A lot or a little?
The parents' guide to what's in this music.
What parents need to know
What's the story?
WEAPONS OF MASS DESTRUCTION begins with George W. Bush's State of the Union address with a twist -- with a bit of editing, the president appears to be declaring himself a terrorist; then in a Beatles-like \"A Day in the Life\" crescendo, we move on to visceral commentary on the war in Iraq, street life, drug culture, sex, and violence. This may appeal to you or not, depending on personal politics and personal taste.
Is it any good?
The messages on Weapons of Mass Destruction are humorless and a bit clichéd, though sometimes powerful in their political vision and substance. Xzibit is a thoughtful and intelligent writer and a charismatic performer, if lacking in subtlety. The most intriguing song, "Cold World," describes hard times from three points of view: a young woman, fresh out of rehab and sexually harassed on the job; a ghetto kid with a churchgoing mom and a drug deal gone bad; a religious teenager and his family in Baghdad, caught in the middle of the Iraq war. It's visual, poetic writing that draws the listener into the story. "Scent of A Woman" is a tribute to the strong women in the artist's life, produced with a hard-hitting drum track and interesting ambient violins. Low points are the macho posturing on "Beware of Us," and the misogynistic "Crazy Ho."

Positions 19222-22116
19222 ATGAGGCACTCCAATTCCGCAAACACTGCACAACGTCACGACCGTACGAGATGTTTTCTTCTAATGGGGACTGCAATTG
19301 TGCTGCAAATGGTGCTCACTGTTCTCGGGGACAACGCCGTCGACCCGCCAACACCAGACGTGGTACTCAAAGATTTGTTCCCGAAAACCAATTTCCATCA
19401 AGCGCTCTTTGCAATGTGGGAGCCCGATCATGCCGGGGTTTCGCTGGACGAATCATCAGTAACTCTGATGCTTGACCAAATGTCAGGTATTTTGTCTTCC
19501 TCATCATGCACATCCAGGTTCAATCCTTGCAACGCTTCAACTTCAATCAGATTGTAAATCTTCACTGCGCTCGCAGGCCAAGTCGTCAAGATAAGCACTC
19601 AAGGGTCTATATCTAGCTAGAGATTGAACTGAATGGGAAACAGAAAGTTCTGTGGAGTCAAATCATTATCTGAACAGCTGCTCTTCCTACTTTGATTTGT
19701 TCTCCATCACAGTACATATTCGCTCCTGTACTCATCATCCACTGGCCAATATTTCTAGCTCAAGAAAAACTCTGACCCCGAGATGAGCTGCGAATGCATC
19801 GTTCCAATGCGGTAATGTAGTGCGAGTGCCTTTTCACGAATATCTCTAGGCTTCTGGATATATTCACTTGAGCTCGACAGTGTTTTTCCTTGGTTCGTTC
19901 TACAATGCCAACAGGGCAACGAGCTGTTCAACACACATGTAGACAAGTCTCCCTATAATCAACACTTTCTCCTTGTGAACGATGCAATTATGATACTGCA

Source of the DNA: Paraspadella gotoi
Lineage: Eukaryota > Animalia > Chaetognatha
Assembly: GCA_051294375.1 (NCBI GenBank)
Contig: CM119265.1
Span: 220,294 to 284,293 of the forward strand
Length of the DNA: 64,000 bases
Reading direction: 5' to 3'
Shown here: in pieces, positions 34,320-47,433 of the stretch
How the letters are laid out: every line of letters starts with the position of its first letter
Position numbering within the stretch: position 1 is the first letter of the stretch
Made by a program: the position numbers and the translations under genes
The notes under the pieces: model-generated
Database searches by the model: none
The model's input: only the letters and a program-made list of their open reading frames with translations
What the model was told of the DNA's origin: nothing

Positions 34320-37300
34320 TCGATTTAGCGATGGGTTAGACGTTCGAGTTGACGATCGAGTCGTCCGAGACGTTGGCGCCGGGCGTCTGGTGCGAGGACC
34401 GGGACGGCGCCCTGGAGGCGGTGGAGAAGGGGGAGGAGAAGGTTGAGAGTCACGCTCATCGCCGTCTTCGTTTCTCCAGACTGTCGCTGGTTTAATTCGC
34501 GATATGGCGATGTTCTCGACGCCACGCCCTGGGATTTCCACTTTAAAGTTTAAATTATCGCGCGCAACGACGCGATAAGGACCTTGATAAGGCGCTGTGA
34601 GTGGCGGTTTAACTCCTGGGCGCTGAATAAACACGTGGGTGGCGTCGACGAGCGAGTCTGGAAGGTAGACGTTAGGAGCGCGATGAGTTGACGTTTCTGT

The production is excellent throughout, creating a sense of consistency despite wildly varied musical styles and lyrical themes. It's strong and sometimes nasty stuff, but the thoughtful content, performances, and poetry make this album impossible to write off completely for adults (although it's not recommended at all for kids).
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